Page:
Linked by Thom Holwerda on Wed 18th Jul 2012 22:41 UTC
Features, Office "On Monday in San Francisco we took the wraps off of the new Office's touch experience designed for Windows 8. We showed the new touch-optimized Windows 8-style app for OneNote, and we showed how we've touch-enabled Word, Excel, PowerPoint, Outlook, and other apps on the desktop. The new Office is designed for a great experience whether you're sitting on a couch with a tablet, or at a desk with a mouse and keyboard. It makes common tasks fast, fluid, and intuitive, while still enabling the rich capabilities required to create high-quality documents. In this post I'll walk you through the thinking, engineering process and design framework we used to reimagine these experiences for touch."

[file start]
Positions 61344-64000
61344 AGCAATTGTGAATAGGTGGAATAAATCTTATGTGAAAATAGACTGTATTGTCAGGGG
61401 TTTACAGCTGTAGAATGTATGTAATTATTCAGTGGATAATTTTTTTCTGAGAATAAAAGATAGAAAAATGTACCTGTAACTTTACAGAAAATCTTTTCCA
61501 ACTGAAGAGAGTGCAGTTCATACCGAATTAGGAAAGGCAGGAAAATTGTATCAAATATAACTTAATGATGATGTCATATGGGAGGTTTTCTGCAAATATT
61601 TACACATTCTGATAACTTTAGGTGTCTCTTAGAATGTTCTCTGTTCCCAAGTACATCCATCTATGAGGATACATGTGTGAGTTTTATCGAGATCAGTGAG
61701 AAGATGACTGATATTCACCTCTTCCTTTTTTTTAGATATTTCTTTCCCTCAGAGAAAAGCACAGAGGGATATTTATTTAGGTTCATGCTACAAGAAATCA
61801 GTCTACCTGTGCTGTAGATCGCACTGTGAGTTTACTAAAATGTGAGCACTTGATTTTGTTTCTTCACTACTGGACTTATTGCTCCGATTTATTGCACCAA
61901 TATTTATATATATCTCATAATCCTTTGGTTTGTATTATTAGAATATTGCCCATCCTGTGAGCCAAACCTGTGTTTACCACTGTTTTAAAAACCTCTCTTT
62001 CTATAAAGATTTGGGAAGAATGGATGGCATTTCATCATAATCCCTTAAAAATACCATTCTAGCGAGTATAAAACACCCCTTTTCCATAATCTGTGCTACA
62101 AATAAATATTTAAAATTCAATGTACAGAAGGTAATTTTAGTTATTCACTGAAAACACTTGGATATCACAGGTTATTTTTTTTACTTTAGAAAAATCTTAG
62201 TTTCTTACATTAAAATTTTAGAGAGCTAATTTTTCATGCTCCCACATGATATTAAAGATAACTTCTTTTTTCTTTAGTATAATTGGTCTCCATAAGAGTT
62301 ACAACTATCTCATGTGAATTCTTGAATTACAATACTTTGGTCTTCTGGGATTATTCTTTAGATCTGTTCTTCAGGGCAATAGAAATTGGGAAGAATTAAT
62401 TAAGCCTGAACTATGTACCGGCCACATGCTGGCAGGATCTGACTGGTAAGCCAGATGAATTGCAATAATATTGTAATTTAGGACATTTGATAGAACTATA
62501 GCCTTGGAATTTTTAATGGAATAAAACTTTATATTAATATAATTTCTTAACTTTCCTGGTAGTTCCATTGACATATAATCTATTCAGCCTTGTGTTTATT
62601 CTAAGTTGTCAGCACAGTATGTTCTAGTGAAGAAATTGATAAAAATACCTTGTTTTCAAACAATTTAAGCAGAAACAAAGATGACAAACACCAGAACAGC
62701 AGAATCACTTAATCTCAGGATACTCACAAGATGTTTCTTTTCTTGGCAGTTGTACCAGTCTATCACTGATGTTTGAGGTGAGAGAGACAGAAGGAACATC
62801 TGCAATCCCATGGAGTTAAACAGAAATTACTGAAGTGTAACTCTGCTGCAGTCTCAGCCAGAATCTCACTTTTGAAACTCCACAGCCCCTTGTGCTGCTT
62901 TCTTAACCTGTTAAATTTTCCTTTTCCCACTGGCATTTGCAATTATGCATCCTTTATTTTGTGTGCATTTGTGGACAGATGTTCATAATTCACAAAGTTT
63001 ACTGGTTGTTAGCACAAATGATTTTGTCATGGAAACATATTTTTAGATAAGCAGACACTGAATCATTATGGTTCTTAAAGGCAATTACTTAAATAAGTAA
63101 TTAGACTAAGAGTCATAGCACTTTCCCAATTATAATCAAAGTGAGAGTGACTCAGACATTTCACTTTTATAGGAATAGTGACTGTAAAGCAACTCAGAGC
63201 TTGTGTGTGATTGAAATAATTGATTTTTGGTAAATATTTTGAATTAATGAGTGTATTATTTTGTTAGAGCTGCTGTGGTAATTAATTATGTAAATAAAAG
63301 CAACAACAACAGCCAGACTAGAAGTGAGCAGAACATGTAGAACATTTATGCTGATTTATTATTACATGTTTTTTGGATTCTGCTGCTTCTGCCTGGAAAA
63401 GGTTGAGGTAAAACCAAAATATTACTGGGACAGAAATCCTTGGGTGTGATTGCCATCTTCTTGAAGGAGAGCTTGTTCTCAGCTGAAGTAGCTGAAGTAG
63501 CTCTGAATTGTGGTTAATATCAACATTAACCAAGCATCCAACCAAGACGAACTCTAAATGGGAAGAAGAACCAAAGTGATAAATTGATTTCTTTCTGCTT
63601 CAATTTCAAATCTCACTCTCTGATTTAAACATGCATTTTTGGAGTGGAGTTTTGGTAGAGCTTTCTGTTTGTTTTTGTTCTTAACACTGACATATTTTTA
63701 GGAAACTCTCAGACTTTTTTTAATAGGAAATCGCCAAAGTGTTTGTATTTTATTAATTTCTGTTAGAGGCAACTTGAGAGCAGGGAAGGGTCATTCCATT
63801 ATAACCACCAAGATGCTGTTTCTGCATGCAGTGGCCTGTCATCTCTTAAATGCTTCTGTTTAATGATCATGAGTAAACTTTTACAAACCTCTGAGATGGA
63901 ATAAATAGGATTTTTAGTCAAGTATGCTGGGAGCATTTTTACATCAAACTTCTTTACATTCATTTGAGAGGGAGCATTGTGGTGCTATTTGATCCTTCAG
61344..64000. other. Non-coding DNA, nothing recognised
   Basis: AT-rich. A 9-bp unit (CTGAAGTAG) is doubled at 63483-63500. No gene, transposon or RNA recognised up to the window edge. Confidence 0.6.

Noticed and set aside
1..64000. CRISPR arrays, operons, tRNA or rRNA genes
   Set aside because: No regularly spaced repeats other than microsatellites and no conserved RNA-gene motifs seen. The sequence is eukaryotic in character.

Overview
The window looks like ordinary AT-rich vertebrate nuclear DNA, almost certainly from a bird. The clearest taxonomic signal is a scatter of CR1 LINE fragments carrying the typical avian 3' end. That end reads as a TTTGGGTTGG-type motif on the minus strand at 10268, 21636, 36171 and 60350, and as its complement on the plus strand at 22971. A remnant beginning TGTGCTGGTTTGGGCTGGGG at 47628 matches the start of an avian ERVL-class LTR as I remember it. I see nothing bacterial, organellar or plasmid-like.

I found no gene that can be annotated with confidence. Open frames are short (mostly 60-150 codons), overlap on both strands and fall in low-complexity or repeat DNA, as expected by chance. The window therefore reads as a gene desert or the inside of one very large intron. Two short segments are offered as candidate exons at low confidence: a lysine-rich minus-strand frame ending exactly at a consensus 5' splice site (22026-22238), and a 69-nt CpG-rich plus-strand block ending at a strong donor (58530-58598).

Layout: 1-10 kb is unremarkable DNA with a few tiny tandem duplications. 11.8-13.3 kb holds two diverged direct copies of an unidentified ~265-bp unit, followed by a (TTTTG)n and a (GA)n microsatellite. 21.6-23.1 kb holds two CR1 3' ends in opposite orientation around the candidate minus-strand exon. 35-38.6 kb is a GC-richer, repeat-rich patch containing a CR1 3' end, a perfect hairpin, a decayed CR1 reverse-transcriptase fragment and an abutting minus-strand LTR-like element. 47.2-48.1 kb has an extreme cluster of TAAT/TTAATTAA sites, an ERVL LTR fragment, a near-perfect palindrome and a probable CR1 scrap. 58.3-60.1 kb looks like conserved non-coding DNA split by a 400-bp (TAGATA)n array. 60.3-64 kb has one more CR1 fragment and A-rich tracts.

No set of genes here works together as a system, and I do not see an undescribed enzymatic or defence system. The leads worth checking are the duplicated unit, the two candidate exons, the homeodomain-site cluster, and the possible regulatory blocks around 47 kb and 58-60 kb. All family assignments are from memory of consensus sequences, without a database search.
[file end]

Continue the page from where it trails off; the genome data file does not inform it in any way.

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RE[5]: Comment by Gone fishing
by tomcat on Thu 19th Jul 2012 19:47 UTC in reply to "RE[4]: Comment by Gone fishing"
tomcat
Member since:
2006-01-06

I can imagine touch screens having specialized uses and CAD could make sense on appropriate hardware but this is MS office word-processing, spreed sheets etc. This just feels like something being hyped up to separate fools from their money with very limited usefulness in general computing. All that reaching over the keyboard to touch the screen also looks like a recipe for backache.


The industry has been moving to mobile form factors that favor touch as a primary input source. But it's probably instructive to point out that Windows Surface is a dual mode device; meaning, it can act as either a tablet or a laptop. If you prefer using a mouse, use it. I think we're going to see a lot more of these same kinds of dual-mode devices. Which provides you with enough flexibility to decide which you like better.

Edited 2012-07-19 19:49 UTC

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